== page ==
The Secretary General of the Arab League has heralded the Syrian crisis entering its “final stage”. In turn, the Qataris are optimistic about a converging US-Russian stance towards Syria, especially with the announcement of a meeting between Russian and American officials in Geneva, with Lakhdar Brahimi in attendance, to discuss the Syrian issue. So what is going on?
Sources indicate that there is a Russian proposal to form a transitional government with no powers for al-Assad, and no involvement of any member of the al-Assad regime who has Syrian blood on his hands. This transitional government would be headed by a prominent Syrian opposition member, whilst al-Assad would remain in the country until 2014 but would not stand in the next elections; at least this is a summary of what I heard. Of course the Russians say that they have not changed their stance towards what is happening in Syria, so the question here is: If the Russians have not changed their stance then why the meeting with the Americans and Brahimi in the first place? Why the optimism of the Qataris and Nabil Elaraby, the latter especially who said that the goal of the US-Russian negotiations in Geneva is “to prepare for a Security Council resolution”, and that the resolution will be “a clear message to the regime that it is no longer protected”. Elaraby did not stop there, he also said that the Syrian opposition could form an alternative to take over power at an appropriate time, so what is the reason behind such optimism and statements if Russia’s position has not changed?
It is clear from the proposal referred to above that there is an attempt to apply the Gulf initiative in Yemen to the Syrian crisis now, but in a distorted manner, under the pretext of the fear of al-Assad using chemical weapons. Of course, if this proposal, i.e. for a transitional government and for al-Assad to remain in Syria until 2014, is the real basis for the US-Russian meeting with Lakhdar Brahimi, then this is nothing but a waste of time and an attempt to save al-Assad from all the crimes he has committed, rather than an attempt to get him to leave the country. Al-Assad’s exit may be an acceptable option to the Syrians, provided that he leaves for another country immediately so the transitional phase can begin. As for waiting for the 2014 elections, this would legitimize al-Assad because it would mean acknowledging him as president, despite all the Syrians who have died, and this is certainly unworkable. For al-Assad to step down and stay in Syria, along the lines of Ali Abdullah Saleh who stayed in Yemen, this is truly unacceptable.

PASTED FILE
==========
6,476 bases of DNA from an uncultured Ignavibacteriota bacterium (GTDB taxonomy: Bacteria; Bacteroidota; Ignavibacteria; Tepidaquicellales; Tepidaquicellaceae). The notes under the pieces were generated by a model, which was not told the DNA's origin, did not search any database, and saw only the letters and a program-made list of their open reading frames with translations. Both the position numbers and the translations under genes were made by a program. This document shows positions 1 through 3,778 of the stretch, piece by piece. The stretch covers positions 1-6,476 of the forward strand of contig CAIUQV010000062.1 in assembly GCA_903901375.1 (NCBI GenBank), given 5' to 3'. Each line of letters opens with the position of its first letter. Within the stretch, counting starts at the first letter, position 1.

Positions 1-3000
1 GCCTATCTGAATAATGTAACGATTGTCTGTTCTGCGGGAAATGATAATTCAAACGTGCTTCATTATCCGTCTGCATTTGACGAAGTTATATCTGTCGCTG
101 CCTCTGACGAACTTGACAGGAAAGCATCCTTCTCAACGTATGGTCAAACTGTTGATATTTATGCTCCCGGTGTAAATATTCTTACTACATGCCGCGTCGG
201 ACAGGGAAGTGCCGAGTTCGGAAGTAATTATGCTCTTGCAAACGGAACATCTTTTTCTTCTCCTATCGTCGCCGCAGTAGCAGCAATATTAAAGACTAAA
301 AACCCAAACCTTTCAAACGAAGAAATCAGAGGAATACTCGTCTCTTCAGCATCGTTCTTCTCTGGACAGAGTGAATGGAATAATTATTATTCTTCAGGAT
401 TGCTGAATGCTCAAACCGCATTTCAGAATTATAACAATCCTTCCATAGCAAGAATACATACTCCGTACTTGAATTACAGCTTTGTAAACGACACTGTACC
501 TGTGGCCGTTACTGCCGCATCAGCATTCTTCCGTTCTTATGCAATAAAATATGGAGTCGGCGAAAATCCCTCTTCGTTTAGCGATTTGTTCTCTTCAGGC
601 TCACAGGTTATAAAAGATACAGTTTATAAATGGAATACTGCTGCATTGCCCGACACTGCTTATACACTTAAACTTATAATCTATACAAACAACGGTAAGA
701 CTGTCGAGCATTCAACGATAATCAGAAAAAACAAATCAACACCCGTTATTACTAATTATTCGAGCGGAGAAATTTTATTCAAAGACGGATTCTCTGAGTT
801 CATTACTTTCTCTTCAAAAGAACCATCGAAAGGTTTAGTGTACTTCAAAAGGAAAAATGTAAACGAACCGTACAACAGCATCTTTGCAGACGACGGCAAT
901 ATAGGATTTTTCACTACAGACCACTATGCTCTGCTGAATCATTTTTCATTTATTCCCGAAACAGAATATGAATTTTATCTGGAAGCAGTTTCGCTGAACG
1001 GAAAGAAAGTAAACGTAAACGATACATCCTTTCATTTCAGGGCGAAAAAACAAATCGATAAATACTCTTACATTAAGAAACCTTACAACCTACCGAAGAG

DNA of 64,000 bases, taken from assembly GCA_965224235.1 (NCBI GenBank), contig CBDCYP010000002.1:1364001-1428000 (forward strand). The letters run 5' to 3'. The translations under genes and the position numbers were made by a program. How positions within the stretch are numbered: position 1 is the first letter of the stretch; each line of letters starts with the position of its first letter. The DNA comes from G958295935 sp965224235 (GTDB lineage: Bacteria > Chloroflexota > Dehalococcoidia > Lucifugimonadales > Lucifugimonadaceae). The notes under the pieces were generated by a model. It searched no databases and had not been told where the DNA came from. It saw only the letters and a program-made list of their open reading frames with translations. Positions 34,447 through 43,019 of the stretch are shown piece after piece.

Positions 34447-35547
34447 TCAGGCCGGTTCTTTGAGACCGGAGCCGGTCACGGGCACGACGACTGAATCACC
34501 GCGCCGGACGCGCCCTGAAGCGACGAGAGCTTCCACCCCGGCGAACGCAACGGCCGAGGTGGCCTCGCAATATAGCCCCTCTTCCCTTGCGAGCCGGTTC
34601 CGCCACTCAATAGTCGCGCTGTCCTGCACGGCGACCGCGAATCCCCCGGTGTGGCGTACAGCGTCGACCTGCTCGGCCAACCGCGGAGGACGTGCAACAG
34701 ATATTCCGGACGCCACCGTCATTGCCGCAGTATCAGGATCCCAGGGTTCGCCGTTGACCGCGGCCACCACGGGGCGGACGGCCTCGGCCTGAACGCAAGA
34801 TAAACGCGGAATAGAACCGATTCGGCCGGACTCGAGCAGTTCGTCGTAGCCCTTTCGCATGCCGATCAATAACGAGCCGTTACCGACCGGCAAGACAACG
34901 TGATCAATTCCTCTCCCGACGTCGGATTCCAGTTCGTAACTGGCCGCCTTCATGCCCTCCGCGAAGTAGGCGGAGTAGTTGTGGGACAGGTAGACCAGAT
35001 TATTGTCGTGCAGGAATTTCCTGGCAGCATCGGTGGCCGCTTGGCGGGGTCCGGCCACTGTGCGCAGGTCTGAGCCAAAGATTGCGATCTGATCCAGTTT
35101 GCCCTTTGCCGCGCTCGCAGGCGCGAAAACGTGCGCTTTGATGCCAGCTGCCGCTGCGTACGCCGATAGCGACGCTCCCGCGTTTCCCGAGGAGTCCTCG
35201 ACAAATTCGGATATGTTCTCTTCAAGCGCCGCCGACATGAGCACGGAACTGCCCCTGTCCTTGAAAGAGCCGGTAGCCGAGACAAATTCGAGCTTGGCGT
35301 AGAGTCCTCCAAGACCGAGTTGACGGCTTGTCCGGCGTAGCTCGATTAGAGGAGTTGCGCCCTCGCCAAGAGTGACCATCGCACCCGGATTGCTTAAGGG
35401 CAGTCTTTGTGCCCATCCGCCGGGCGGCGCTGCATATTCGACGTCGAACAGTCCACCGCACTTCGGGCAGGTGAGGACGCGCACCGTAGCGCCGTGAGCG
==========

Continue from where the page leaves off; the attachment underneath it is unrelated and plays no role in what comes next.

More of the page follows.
Thus, it is clear from the Russian stance now, whatever the Russians say, that Moscow has begun to lose hope in the resilience of the al-Assad regime, and has begun to realize there is no point standing by it. Likewise it is clear from the US-Russian meeting that Moscow now is in a stage of negotiation, even though the Russians have waited a long time and many of their negotiation cards in Syria have lost their value as a result of the developing situation on the ground. The Free Syrian Army has begun to surround the capital Damascus with the rapid weakening of the al-Assad regime, and at the same time the Syrian opposition is becoming more cohesive and robust on the political stage. Thus it is difficult today to imagine any proposal or solution to the Syrian crisis without al-Assad leaving the scene completely now, not in a year or two years’ time.